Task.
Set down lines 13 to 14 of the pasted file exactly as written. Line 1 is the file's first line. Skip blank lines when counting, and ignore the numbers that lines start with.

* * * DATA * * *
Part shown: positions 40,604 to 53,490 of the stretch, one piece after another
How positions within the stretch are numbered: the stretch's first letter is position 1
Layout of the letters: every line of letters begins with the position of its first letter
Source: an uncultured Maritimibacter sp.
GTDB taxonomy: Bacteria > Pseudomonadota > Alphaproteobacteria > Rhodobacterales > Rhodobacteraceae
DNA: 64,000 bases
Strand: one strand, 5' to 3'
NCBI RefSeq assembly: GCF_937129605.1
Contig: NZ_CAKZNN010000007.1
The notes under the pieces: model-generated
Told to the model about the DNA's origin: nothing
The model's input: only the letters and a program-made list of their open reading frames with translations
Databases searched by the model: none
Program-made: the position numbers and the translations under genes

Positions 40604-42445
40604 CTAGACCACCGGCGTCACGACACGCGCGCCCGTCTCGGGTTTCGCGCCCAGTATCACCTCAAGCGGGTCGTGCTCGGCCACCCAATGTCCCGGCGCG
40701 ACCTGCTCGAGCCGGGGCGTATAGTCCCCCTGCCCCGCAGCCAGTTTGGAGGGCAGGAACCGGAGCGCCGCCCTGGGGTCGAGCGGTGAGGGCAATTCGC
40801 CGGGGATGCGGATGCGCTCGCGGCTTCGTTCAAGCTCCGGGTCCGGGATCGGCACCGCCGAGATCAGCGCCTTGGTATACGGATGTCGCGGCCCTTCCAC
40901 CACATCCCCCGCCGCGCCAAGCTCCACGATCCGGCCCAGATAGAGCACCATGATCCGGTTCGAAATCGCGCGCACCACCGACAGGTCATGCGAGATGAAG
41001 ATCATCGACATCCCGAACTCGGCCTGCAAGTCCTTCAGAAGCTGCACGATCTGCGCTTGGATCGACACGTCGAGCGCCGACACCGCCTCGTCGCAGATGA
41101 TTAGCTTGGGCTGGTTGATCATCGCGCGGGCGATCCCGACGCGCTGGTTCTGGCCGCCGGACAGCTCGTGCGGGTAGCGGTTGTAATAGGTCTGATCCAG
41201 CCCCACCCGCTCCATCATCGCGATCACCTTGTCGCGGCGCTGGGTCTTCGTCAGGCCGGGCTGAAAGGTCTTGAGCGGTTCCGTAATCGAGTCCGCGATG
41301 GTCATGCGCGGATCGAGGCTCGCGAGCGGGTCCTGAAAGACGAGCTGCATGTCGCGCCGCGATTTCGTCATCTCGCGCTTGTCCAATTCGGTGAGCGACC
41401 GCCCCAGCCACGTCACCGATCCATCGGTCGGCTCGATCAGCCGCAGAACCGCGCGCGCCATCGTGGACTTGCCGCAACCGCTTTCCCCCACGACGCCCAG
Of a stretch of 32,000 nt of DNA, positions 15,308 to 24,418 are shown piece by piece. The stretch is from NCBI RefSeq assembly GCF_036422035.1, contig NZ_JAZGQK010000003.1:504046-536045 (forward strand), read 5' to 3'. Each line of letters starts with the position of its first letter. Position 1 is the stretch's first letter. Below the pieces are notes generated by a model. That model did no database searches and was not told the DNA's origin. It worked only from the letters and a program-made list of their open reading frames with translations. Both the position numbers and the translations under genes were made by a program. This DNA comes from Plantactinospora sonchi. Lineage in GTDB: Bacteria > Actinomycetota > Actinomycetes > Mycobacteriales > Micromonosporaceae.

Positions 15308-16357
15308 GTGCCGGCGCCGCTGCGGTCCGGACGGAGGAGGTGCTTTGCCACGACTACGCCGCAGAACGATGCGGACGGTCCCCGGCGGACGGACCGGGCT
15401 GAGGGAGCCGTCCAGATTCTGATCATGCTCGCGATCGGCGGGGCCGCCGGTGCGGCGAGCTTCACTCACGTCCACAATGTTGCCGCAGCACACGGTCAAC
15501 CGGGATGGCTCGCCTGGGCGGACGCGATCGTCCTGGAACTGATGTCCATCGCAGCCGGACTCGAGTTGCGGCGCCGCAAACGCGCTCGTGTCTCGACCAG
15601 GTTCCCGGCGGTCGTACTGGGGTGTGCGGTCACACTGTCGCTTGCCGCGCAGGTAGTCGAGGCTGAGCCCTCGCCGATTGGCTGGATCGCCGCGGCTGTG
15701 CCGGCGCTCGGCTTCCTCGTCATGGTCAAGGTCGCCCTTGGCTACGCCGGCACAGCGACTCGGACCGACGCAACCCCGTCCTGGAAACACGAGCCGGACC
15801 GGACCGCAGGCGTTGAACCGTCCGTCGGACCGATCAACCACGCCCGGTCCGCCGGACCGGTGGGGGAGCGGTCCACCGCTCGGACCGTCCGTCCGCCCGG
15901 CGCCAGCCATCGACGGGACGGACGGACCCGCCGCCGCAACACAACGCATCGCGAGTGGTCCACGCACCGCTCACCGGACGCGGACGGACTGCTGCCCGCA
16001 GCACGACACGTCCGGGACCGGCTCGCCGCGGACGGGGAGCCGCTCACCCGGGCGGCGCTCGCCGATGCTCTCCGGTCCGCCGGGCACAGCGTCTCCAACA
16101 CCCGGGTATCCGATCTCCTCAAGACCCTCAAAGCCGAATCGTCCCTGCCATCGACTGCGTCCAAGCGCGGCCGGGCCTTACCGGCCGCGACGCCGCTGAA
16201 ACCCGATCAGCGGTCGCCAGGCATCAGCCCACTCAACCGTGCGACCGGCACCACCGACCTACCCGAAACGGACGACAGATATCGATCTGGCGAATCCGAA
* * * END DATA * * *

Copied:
Databases searched by the model: none
Program-made: the position numbers and the translations under genes